Tim Van Wassenhove home

Let’s experiment a bit with Hibernate. We want to model the tables employee and shift. Each employee has multiple shifts (and each shift belongs to an employee). We want an employee table and a shift table (which has the employee_id as a foreign key).

// Employee.java
@OneToMany(targetEntity=Shift.class) public List getShifts() {...}
// Shift.java
@ManyToOne public Employee getEmployee() {...}

The code above generates the following tables: employee, employee_shift and shift. Time to read the documentation and discover the mappedBy attribute.

// Employee.java
@OneToMany(targetEntity=Shift.class, mappedBy="employee") public List getShifts() {...}

Ok, now we get the tables we want. Let’s remove an employee that has shifts referencing him. An exception is thrown because of a foreign key constraint.

// Employee.java
@OneToMany(targetEntity=Shift.class, mappedBy="employee", cascade=CascadeType.REMOVE) public List getShifts() {...}

Ok, now we have cascading deletes working. Let’s try cascading inserts:

// Employee.java
@OneToMany(targetEntity=Shift.class, mappedBy="employee", cascade=CascadeType.ALL) public List getShifts() {...}

// Main.java
Employee employee = new Employee();
Shift shift = new Shift();
Vector shifts = new Vector();
shifts.add(shift);
employee.setShifts(shifts);
em.persist(employee);

With the code above the foreign key of shift will NULL instead of the employee_id. According to the documentation it is expected behaviour that cascading inserts only work when the children are saved.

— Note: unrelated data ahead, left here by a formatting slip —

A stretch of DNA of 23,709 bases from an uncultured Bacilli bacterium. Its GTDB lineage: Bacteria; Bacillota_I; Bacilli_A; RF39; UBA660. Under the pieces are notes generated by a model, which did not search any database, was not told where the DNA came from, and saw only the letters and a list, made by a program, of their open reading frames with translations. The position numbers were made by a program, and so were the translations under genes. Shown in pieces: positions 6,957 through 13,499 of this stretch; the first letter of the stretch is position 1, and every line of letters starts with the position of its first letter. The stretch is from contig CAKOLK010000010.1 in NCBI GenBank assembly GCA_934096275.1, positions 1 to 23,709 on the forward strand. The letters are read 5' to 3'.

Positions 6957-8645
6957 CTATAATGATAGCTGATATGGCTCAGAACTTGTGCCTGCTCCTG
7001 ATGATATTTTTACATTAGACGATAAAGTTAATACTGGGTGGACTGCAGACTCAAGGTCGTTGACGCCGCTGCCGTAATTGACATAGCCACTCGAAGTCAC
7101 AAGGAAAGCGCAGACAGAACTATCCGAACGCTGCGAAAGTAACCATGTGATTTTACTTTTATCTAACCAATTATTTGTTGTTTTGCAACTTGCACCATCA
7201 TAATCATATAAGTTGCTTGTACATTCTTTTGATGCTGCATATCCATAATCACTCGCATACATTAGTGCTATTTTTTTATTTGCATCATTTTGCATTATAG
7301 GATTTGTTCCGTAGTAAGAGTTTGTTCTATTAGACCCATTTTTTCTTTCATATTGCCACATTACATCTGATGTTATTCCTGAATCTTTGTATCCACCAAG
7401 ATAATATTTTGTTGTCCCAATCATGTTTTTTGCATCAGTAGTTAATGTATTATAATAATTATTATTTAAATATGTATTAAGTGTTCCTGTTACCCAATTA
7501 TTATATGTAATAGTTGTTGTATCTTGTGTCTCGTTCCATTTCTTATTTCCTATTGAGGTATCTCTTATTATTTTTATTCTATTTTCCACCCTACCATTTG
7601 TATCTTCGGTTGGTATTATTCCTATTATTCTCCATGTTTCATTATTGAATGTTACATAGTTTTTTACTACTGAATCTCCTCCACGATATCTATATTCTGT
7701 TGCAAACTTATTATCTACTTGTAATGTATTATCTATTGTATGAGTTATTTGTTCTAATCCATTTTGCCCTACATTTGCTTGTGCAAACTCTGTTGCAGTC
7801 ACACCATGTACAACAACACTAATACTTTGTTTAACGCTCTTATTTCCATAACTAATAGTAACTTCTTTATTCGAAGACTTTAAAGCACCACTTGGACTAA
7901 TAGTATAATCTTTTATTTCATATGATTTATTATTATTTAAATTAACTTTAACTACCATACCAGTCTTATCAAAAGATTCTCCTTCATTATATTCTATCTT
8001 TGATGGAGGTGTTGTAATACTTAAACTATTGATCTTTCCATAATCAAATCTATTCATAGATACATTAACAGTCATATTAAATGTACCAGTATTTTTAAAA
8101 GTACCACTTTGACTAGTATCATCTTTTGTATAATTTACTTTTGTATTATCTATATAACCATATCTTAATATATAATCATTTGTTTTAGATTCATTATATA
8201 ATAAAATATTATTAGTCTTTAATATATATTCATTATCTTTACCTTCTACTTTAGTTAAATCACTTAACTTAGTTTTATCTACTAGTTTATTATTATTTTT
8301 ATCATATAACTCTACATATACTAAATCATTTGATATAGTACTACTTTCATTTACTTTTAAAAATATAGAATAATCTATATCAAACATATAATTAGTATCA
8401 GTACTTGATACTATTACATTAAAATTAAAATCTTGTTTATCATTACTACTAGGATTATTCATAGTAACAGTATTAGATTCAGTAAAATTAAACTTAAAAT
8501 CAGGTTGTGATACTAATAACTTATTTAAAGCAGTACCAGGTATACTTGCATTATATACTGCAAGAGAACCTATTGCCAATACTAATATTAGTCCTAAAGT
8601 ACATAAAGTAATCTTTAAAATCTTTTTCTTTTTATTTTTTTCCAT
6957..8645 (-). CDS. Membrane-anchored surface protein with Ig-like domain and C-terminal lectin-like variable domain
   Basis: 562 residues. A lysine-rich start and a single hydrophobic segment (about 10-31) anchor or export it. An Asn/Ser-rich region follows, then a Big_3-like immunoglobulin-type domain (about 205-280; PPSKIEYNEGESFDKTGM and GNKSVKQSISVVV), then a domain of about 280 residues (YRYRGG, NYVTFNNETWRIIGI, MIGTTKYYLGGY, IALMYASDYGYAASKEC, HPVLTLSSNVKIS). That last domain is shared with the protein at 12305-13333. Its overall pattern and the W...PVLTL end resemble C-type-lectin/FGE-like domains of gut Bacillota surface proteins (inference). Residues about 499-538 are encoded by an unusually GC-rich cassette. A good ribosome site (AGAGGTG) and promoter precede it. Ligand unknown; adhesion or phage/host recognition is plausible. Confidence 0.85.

// Employee.java
@OneToMany(targetEntity=Shift.class, mappedBy="employee", cascade=CascadeType.ALL) public List getShifts() {...}
// Main.java
Employee employee = new Employee();
Shift shift = new Shift(); 
shift.setEmployee(employee);
Vector shifts = new Vector();
shifts.add(shift);
employee.setShifts(shifts);
em.persist(employee);

It appears we can get cascading inserts to work as long as we do not forget to set the employee. We add a constraint so employee can not be null.

// Shift.java
@ManyToOne @Column(nullable=false) public Employee getEmployee() {...}
// Main.java
Shift shift = new Shift();
em.persist(shift);

WTF? I can persist a NULL reference anyway? The value for employee_id is allowed to be NULL? Have we found a bug? Let’s check the documentation:

// Shift.java
@ManyToOne @JoinColumn(nullable=false) public Employee getEmployee() {...}
// Main.java
Shift shift = new Shift(); 
em.persist(shift);

Ok, now are getting somewhere. And exception is thrown if we try to persist a shift that references to an employee that does not exist in the database yet.

// Shift.java
@ManyToOne(cascade=CascadeType.PERSIST) @JoinColumn(nullable=false) public Employee getEmployee() {...}

CascadeType.ALL means that i want to cascade events on ALL events. My only requirements where that i cascade on PERSIST (insert) and on REMOVE (delete). So i need to change my annotation as following:

// Employee.java
@OneToMany(  
  targetEntity=Shift.class,  
  mappedBy="employee",  
  cascade={     
    CascadeType.PERSIST,    
    CascadeType.REMOVE  
  } 
)
public List getShifts() {return shifts;}